Germany, Italy, and Japan Top World Energy Efficiency
Germany continues to lead the world in energy efficiency, followed by Italy and Japan (tied for second place), France, and the United Kingdom (not reflecting energy-related government changes in 2016), according to the 2016 International Energy Efficiency Scorecard published today by the nonprofit American Council for an Energy-Efficient Economy (ACEEE). New to the rankings this year are eight nations: Indonesia, Netherlands, Poland, Saudi Arabia, South Africa, Taiwan, Thailand, and Turkey. Now in its third edition, the ACEEE report finds that the United States rose in the international rankings from #13 in 2014 to #8 in 2016.
On a scale of 100 possible points in 35 categories, the nations were ranked by ACEEE as follows: Germany (1), Italy (2, tied), Japan (2, tied), France (4), UK (5), China (6), Spain (7), South Korea (8, tied), United States (8, tied), Canada (10), Netherlands (11), Poland (12), Taiwan (13), India (14), Turkey (15), Australia (16), Russia (17), Indonesia (18), Mexico (19), Thailand (20), South Africa (21), Brazil (22), Saudi Arabia (23). Together these countries represent 75% of all the energy consumed on the planet and over 80% of the world's gross domestic product (GDP).
The US rank was boosted by high scores in a number of new metrics added to the report for 2016, as well as improvements in energy intensity, or energy use per dollar of GDP. The US also benefited from changes to the scoring methodology, which now allocates more weight to policy actions. The ACEEE report outlines a number of international best practices that the US could implement to improve its score.
ACEEE evaluated each country using 35 policy and performance metrics spread over four categories: buildings, industry, transportation, and overall national energy efficiency efforts. Germany scored the most points in the national efforts, buildings, and industry categories, while India tied with Italy and Japan for first place in transportation.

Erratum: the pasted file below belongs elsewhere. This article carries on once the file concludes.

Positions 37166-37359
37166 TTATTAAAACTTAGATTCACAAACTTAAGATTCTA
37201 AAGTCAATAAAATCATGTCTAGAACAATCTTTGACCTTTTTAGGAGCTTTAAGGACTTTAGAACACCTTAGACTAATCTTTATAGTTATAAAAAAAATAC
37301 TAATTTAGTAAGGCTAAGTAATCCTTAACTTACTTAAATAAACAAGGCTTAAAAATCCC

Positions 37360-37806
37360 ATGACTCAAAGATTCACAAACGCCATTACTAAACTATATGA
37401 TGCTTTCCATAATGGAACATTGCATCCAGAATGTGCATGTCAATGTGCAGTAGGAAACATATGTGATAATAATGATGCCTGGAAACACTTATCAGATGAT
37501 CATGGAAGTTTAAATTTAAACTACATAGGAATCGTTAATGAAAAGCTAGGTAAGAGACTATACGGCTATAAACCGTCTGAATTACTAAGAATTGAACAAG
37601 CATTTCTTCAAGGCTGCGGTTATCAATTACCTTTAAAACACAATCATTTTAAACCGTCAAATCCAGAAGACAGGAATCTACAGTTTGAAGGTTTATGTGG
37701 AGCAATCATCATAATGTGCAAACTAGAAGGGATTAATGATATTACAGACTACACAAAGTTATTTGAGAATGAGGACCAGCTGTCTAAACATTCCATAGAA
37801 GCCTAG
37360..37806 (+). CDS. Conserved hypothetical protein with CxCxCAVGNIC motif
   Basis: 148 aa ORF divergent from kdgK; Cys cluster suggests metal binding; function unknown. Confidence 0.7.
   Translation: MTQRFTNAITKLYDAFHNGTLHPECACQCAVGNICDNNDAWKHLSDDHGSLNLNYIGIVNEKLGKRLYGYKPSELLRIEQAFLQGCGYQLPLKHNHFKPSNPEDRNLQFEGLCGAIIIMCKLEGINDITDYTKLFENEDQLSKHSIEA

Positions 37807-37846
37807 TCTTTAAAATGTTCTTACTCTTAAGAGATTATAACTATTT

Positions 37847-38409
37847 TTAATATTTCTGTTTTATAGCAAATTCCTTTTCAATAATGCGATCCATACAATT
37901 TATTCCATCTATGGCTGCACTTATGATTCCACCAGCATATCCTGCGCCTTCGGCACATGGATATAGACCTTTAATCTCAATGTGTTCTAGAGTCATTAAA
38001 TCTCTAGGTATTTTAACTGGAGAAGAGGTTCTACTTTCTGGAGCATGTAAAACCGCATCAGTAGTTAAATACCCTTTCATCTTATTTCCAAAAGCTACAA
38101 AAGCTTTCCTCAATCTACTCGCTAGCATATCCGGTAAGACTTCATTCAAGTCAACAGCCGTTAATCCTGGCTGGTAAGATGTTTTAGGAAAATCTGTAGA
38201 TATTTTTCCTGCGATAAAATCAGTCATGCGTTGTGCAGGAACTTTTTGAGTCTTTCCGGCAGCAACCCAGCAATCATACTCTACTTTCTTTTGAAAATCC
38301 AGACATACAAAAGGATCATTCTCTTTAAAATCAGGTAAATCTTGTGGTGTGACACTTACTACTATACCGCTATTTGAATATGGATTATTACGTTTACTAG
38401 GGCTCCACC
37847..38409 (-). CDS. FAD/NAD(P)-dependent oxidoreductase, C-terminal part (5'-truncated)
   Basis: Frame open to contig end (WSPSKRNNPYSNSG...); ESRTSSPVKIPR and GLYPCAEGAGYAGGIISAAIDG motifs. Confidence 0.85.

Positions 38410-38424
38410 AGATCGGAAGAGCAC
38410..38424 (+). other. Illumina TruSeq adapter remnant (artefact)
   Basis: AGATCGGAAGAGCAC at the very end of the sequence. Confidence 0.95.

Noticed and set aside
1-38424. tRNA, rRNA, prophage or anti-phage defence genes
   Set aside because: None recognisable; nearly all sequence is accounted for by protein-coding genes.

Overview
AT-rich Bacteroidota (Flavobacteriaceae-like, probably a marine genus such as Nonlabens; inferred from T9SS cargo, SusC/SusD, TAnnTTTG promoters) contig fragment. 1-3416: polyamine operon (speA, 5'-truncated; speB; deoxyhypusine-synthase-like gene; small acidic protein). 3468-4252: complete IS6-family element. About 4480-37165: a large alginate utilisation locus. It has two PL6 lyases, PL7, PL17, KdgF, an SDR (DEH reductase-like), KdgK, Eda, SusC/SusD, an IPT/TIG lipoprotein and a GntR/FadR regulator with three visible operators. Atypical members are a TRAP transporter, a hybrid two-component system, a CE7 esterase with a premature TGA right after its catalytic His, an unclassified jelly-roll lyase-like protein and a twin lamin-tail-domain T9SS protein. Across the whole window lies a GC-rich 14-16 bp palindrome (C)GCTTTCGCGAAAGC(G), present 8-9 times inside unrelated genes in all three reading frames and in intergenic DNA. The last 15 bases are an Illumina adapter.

ACEEE Executive Director Steven Nadel said: "Energy efficiency is often the lowest-cost means of meeting new demand for energy. Governments that encourage investment in energy efficiency and implement supporting policies save citizens money, reduce dependence on energy imports, and reduce pollution. Yet energy efficiency remains massively underutilized globally, despite its proven multiple benefits and its potential to become the single largest resource to meet growing energy demand worldwide."
German Ministry for Economic Affairs and Energy Senior Advisor for General Issues of Energy Efficiency Georg Maue said: "Energy Efficiency plays a key role in Germany's energy policy, the Energiewende, which aims to achieve a highly efficient and almost carbon neutral economy by 2050 at the latest. Our latest program, the National Action Plan on Energy Efficiency (NAPE), focuses on innovative industrial processes, energy-efficient buildings and products, and long-term investments. We are happy and grateful that ACEEE honors German efforts in its report. However, we will continue to step up our efforts, as there is a long way to go for us to reach our target of reducing the energy demand by 50% by 2050."
Italian Ministry of Economic Development Head of Energy Efficiency Division Mauro Mallone said: "We are proud to have maintained the second position in this third edition of the 2016 ACEEE International Energy Efficiency Scorecard. The "silver medal" won by Italy is a recognition of the efforts made by the country to promote energy efficiency and accelerate the transition to a low carbon economy. This award is particularly appreciated as it comes from an independent assessment based on a complex set of policy and performance metrics."
The ACEEE report notes that the United States, which improved its standing by tying with South Korea for 8th place, still has substantial room for improvement: "Despite its leadership on a number of policies, the United States falls behind most of the EU countries on our list in addition to China and Japan. The United States still has no binding energy savings goals, unlike Germany, France, Japan, and other countries which have a national energy conservation plan in place. The United States could take advantage of existing efficiency opportunities by mandating building energy use disclosure polices and categorical labels for appliances."
Other possible areas of improvement for the US would be in passenger vehicle fuel economy, public transportation, the efficiency of freight transport, water efficiency policy, and requirements for large companies to conduct energy audits and hire energy managers.